What's the difference with T4 and T3 medicine


I see lots of advice/info that T3 is X amount stronger than T4.

So, what's in the these tablets that makes a the difference?

What is actually in T3 tablets that makes it more powerful?

Is it a more concentrated form of T4?

I ask coz I'm about to start my T3 journey when it arrives. I've also cut back to 50mcg of T4 to prepare.


8 Replies

  • Mark, they're distinctly different hormone replacements. T3 is the active hormone we need and is 3 x stronger than T4. T4 consists of 4 molecules which are absorbed in the gut and converted to T3 and reverse T3 in the liver, kidneys, heart and brain. T3 has only 3 molecules which cuts out the conversion needed for T4 although it is still absorbed via the gut.

  • T3 tablets contain T3. T4 tablets contain T4.

    In the body, T4 is converted to T3 - but, at the same time, some gets converted to reverse T3, and some is excreted. Rule of thumb - one third is converted to T3, one third to rT3 and one third disappears.

    As it is the T3 that is used within cells, this conversion is a vital step. From the above you can possibly see that taking, say, 100 micrograms of T4, you might end up with 33 micrograms of T3. It is that which gives rise to the "three times as strong" idea.

    Like absolutely everything to do with the thyroid, it really isn't that straightforward. Some people can only convert a little T4 into T3. If I suggest that for 100 mcg of T4, they produce only 10 mcg of T3 that makes it all look very different. In one way of looking, that would make it appear ten times as "strong".

    Looked at another way, T3 has a function but T4 doesn't itself do anything except act as a relatively safe way of storing and distributing a source of T3 round the body.

    I am seriously concerned at what you appear to be doing. There would usually be no reason to cut back on T4 before starting T3. Why have you done that? I appreciate that most people go to T3 because of some problem or other. But why would you want to make yourself distinctly low in thyroid hormone first?

    Most people seem to try a combination of their T4 with a small amount of T3. Even if they end up taking T3 only, the idea is that a gentle, slow changeover allows you to stick at any point if you feel it is right, or go into reverse if you are feeling worse. Dropping T4 significantly before and then, I assume, trying to make up for that with quite a bit of T3 could be a rocky road. And if you have to reverse you have no clear place to go back to.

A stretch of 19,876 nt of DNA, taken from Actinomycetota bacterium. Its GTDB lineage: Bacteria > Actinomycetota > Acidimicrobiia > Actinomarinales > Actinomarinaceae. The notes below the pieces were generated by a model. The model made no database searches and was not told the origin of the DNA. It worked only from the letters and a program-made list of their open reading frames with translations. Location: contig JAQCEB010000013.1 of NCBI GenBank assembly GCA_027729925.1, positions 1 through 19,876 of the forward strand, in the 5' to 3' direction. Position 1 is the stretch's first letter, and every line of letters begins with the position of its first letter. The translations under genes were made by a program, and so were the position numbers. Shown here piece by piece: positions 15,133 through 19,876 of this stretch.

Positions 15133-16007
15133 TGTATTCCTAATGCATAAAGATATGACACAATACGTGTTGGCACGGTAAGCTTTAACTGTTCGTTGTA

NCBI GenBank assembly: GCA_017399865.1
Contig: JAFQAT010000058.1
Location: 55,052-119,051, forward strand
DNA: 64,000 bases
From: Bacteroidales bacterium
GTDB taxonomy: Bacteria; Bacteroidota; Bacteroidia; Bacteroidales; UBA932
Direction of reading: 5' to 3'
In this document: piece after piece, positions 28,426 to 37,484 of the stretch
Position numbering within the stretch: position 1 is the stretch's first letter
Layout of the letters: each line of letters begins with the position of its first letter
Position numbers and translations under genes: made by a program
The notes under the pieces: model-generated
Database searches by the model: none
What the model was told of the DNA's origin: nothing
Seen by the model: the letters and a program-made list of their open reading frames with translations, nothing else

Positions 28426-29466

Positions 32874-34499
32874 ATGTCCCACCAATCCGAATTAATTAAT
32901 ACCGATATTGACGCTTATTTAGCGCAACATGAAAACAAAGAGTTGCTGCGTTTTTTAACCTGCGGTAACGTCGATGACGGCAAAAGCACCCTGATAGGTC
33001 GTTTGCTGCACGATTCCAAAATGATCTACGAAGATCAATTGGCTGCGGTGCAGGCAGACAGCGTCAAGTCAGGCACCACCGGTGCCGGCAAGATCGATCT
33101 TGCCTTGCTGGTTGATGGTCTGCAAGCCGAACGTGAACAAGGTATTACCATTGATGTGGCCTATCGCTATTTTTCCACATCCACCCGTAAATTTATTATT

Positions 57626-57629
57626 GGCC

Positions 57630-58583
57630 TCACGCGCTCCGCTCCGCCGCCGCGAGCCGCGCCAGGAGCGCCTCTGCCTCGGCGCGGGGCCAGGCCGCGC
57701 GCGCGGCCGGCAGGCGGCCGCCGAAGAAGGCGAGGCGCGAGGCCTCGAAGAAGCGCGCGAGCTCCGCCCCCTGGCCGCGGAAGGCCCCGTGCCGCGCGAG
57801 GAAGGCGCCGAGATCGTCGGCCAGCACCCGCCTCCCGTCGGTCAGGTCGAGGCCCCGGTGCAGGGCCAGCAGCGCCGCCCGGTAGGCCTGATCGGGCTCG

Take care.


  • Hi,

    Thank you for your reply.

    For 10 years I was on 50mcg and soon realised this wasn't making a difference. My TSH was around 1.2 and FT4 11-13. I increased to 75, then 100 and then as high as 125. None of these levels made a difference . In fact, on 125 I felt toxic within and then dropped right back. My logic ( if any here...) was to start back on my original dose and introduce T3 at very low levels. I must add on the higher dose of T4 my TSH became quite suppressed.

    I'm struggling here, quality of line could be a lot better. Endos and my doctor are not interested at all in what I tell them. I've been left dismayed by the treatment I've had.

    I'm not sure it's a good idea or bad, but I have to try something.


  • This is a link to an archived website (Dr Lowe was an adviser to Thyroiduk.org but unfortunately had an accident and died two years ago) and there is a wealth of information and these two in particular may be helpful. Particularly the questions about too low a dose of thyroid medication.



  • I started T3 in April and I have never been told to reduce my thyroxine. I took 100mcg thyroxine prior to starting T3 and I still take this dose. I take 60mcg T3 also. I don't understand why you have reduced.

  • It might be reasonable to reduce the T4 a bit when you are actually taking T3. In your case, your effective dose (using fairly common conversion factors) went from 33mcg T3 to 93mcg.

    (I am perfectly happy for you or anyone else to re-work that with any published conversion factor. It will still end up being a substantial increase in effective dose.)

    Not arguing against you being on that dose - it might very well be what you need - but it is an increase. Looks like you were considerably under-dosed on 100mcg of T4. Had you not been under-dosed, then adding T3 without at some pint reducing the T4 a bit probably would have ended up with you being over-dosed.


  • I know it was a massive jump. I had only every been on 50mcg of T4 when on it and I had always felt under dosed. Bloods were always in the range. I was increased to 100mcg T4 in February. Then in April I started the T3. The T3 was started gradually and I expected to be told reduce the thryoxine and I never have been. My FT3 and FT4 were all tested and I had very low FT3. Everything is at the top end of the range now, and I feel normal. I am regularly monitored.

    This chap sounds like he is dosing alone. My concerns for him would if you don't see an improvement, or if you end up a few months down the road heart palpitations and going overactive, how would you know what product to increase or decrease?

  • The difference is that T4 is a4 alone a storage hormone and T3 is the 'working' hormone. Your body is supposed to convert T4 to T3 but most times can't. Because most people are given levothyroxine which is T4 only they do not get the hormones they need so some clued up doctors will prescribe T3.

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